Using vitamin E supplements for a long time may be associated with a risk reduction of the motor neurone disease amyotrophic lateral sclerosis (ALS), a pooled analysis from the USA of data from five prospective cohort studies suggests.
The large study analyzed longitudinal data from 1,055,546 people as the baseline population, among which 805 with ALS were identified during a follow-up period, ranging from 10 to 18 years across the five cohorts from the Nurses’ Health Study (1976–2004), the Health Professionals Follow-up Study (1986–2004), the Cancer Prevention Study II Nutrition Cohort (1992–2004), the Multiethnic Cohort Study (1993–2005), and the National Institutes of Health-AARP Diet and Health Study (1995–2005) (1). It investigated whether vitamin E intake was associated with ALS. The findings showed a suggestive inverse association between dietary vitamin E intake and ALS, that according to the authors “warrants further studies”.
ALS is the most common form of motor neurone disease (MND) that is characterized by progressive degeneration of the motor cells (neurones) in the brain and spinal cord. These cells control the muscle contractions, but without nerves to activate them, muscles gradually weaken and waste. ALS symptoms may include muscle weakness and paralysis, as well as impaired speaking, swallowing and breathing. For the most part, it does not affect intellect, memory or the senses. The disease progresses incurably and rapidly. Life expectancy is between two and five years from the onset of symptoms. The International Alliance of ALS/MND Associations reports that is more often found in 40–70 year old people, nearly 120,000 cases being diagnosed worldwide each year. 10% of all cases are inherited (genetic) and 90% of them sporadic without familial background.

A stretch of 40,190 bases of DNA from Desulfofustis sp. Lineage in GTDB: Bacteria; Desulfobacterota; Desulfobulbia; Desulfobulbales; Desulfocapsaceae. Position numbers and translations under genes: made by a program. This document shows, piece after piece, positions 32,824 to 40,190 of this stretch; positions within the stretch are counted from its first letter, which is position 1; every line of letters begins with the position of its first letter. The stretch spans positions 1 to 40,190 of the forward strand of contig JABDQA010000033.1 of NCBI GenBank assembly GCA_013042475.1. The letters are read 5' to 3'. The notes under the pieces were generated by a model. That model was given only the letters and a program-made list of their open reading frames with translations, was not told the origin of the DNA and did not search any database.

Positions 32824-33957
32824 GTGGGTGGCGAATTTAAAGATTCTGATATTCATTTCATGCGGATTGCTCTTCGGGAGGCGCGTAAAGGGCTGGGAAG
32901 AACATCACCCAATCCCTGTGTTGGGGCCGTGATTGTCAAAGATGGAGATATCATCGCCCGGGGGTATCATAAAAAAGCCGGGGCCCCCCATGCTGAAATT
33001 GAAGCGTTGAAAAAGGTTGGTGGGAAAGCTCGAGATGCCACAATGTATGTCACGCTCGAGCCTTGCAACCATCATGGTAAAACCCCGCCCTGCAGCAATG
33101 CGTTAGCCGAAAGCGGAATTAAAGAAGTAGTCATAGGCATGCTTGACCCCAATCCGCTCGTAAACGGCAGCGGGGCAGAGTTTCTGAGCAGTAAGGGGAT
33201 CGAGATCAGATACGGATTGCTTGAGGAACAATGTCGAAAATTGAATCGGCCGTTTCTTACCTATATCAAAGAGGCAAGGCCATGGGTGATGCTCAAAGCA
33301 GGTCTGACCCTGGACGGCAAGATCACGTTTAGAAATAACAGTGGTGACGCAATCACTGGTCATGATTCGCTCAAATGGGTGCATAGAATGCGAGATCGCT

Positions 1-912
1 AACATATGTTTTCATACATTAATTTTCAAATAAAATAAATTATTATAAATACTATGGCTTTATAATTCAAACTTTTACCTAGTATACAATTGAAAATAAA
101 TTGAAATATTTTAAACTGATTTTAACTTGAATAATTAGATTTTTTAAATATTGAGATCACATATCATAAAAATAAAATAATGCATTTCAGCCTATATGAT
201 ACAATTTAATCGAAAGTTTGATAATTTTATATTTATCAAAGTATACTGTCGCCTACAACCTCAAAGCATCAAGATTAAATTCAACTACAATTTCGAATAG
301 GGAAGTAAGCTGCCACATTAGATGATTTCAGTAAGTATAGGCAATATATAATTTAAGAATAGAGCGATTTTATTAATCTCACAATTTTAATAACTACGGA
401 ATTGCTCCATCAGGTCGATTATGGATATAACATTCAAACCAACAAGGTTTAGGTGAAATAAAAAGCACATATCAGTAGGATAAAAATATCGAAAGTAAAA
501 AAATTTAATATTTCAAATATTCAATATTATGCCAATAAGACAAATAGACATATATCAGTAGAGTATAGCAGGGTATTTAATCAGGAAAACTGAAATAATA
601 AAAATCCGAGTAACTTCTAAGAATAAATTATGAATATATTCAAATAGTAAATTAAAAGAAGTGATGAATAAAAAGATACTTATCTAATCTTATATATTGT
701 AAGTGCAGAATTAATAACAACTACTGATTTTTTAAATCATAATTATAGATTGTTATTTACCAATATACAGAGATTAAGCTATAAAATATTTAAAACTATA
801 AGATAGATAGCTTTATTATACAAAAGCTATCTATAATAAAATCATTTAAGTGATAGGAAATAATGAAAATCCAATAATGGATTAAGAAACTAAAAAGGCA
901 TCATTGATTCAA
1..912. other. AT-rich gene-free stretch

The study was based on the suggestions of pprevious research, that a role for oxidative stress in the pathogenesis of ALS is supported by the presence of biomarkers of oxidative damage in sporadic ALS patients, and also by the occurrence of genetic ALS among carriers of mutations in the copper/zinc superoxide dismutase gene (SOD1), a critical component of cellular antioxidant defence. Vitamin E as an important cellular antioxidant has been shown to delay the onset of the clinical disease on animal model (transgenic mice). The authors point out that despite of ineffective vitamin E supplementation shown in randomized trials of patients with ALS, “it remains possible, that high vitamin E intake in apparently healthy persons could reduce disease risk or delay its onset”. Their results confirmed the inverse association between high dietary vitamin E intake and developing ALS, as reported from a recent case-control study from the Netherlands, but revealed no association of overall use of vitamin E supplements with ALS. However, they suggest “that long-term use of vitamin E supplements could be inversely associated with a risk of ALS”. Further studies to confirm a possible positive effect of vitamin E are necessary.